Page 8 - ScienceIndia Magazine March 2021
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         Above and right: Light Combat Aircraft (LCA) Tejas. A contract for 83 aircraft Tejas Mk1A was inked during the Aero India 2021
Tejas Mk1A (73 +10) was inked dur- ing the Aero India 2021. The contract signed is for Rs 48,000 crores which was brought down after negotiations from initial quote of Rs 59,000 crores. Ac- cording to the contract, the first aircraft delivery has to start from three years of the signing of contract and HAL is to hand over 16 aircrafts per year.
The first Tejas Mk1A has not flown yet but is likely to be ready by August 2022. If all goes well, all aircrafts will be delivered by 2025. After eliminating the flaws of MK1, Tejas will be compa- rable to any 4th generation fighter. The Mk1A’s indigenous component, consid- ering the cost factor, will be 59.7%, and according to number of replaceable lines, it will be 75.5% indigenous. It will have a speed of 1.6 Mach, it will be able to carry a payload of 5300 kgs, it will have an Air-to-Air refuelling capability, and it will have modern fly by wire control system so will have ease in operatability. Multi-mode radar, digital avionics and fully automatic digital turbo fan engine from General Electric will be a few other state-of-the-art equipment fitted.
There is no doubt that Tejas will be comparable to any modern 4th genera- tion combat aircraft and much advanced to MIG -21, which it will replace. Most important aspect for success of this project is timely delivery of the aircrafts along with stringent quality control. If these aspects are achieved, our depen- dance on other nations for fighter air- craft will reduce.
The LCA project is an ambitious one. After 34 Tejas MK1, contract of 83 Mk1A has been signed and thereafter, next upgrade — MkII — will be avail- able from 2026, followed by Advance Medium Combat aircraft in 2031.
For Atamanirbharta, and ‘Make for In- dia and Make for the World’, success of the Tejas project holds a great signifi- cance. The Tejas is not only a HAL proj- ect but for supply of spares and small sys- tem parts, some 500 SMEs and MSMEs have been engaged.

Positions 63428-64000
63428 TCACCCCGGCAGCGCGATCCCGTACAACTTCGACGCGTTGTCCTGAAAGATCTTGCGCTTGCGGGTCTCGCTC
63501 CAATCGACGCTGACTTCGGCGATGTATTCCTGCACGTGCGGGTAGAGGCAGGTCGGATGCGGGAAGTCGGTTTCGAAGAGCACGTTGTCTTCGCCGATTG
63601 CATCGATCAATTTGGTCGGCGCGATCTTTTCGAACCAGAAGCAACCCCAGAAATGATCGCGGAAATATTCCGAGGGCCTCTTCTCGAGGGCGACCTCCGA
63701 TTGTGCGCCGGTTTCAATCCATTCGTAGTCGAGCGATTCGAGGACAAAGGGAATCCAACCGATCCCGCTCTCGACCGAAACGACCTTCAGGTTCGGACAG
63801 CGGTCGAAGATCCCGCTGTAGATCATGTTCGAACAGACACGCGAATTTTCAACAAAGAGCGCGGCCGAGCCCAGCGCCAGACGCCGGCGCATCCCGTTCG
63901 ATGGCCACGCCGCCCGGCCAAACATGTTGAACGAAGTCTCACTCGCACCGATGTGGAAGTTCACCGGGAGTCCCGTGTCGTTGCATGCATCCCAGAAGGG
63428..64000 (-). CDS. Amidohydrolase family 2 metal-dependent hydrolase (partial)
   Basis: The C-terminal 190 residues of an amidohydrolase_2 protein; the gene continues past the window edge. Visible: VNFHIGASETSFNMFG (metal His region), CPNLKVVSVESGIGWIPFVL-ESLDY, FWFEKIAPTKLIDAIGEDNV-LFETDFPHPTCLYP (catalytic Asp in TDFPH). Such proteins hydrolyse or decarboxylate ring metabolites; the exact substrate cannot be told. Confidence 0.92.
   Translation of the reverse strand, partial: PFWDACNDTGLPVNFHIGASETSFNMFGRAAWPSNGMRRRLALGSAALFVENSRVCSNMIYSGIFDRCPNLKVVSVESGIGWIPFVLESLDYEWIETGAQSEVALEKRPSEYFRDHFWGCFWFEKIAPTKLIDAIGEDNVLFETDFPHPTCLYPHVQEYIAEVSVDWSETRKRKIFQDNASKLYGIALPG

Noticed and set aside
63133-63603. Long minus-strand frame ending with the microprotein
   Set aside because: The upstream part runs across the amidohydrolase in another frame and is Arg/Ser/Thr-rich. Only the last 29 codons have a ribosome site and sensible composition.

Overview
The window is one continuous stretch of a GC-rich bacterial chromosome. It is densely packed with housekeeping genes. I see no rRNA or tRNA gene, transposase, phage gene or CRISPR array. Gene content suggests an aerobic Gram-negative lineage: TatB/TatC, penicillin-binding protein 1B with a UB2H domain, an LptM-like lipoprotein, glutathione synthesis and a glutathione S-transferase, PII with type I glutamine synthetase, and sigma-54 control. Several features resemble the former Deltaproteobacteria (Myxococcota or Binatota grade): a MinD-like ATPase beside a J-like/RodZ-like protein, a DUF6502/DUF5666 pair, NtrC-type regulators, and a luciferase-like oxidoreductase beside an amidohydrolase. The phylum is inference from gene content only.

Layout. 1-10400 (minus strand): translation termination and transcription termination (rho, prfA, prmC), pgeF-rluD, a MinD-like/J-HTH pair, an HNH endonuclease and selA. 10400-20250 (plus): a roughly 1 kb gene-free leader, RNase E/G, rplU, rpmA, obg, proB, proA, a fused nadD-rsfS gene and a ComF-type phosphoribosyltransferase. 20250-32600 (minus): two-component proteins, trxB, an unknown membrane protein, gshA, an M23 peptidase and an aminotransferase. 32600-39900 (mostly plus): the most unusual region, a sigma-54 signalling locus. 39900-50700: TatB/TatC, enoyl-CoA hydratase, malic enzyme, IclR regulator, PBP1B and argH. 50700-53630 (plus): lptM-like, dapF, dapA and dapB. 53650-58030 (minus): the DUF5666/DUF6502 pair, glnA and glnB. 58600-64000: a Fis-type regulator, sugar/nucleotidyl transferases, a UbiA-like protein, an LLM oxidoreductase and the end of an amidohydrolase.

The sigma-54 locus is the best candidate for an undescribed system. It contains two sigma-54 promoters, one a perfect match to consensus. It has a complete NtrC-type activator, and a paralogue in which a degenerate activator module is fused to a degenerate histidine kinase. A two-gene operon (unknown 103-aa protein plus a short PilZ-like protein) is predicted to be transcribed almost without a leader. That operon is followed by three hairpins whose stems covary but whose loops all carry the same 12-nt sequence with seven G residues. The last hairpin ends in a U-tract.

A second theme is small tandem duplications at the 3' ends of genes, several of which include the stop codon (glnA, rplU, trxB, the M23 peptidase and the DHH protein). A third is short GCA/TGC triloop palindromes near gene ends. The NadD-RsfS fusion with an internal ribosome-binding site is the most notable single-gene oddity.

The success of this project will not only bring in a new confidence in the production units like HAL, ADA and ARDC but will also boost the confidence of the user, that is the IAF. However, our past record of indigenous products
is not very encouraging, which needs to be altered. The production timelines will have to be met without compromising on quality, cost will have to be kept com- petitive, and post-sale servicing facili- ties will have to be set up along with the availability of spares.
The present government has put all eggs in one basket but is taking keen interest in making it successful. It has given ultimatum to the PSUs to ‘Perform or perish’. Unless Tejas combat worthi- ness is proven in India, other countries will not have confidence in procuring it. Once Tejas proves its combat effec- tiveness in India, it will open doors for aviation-related exports and will earn foreign exchange for the country. ‘Make for India’, that is becoming Atamanirb- har, has been successful, now ‘Make for the World’ is the next big step.
*The writer is an Ati Vishisht Seva Medal and Shaurya Chakra awardee and retired as SAASO from Mainte-
nance Command, Nagpur in 2017. He landed Antonov An-32 aircraft on High Altitude Advanced Landing Grounds (HAALGs) in Daulat Beg Oldi, Fukche and Nyoma.
  The Tejas is not only a HAL project, it has also engaged 500 SMEs and MSMEs for spares and small system parts
MARCH, 2021
        Images Courtesy: Internet

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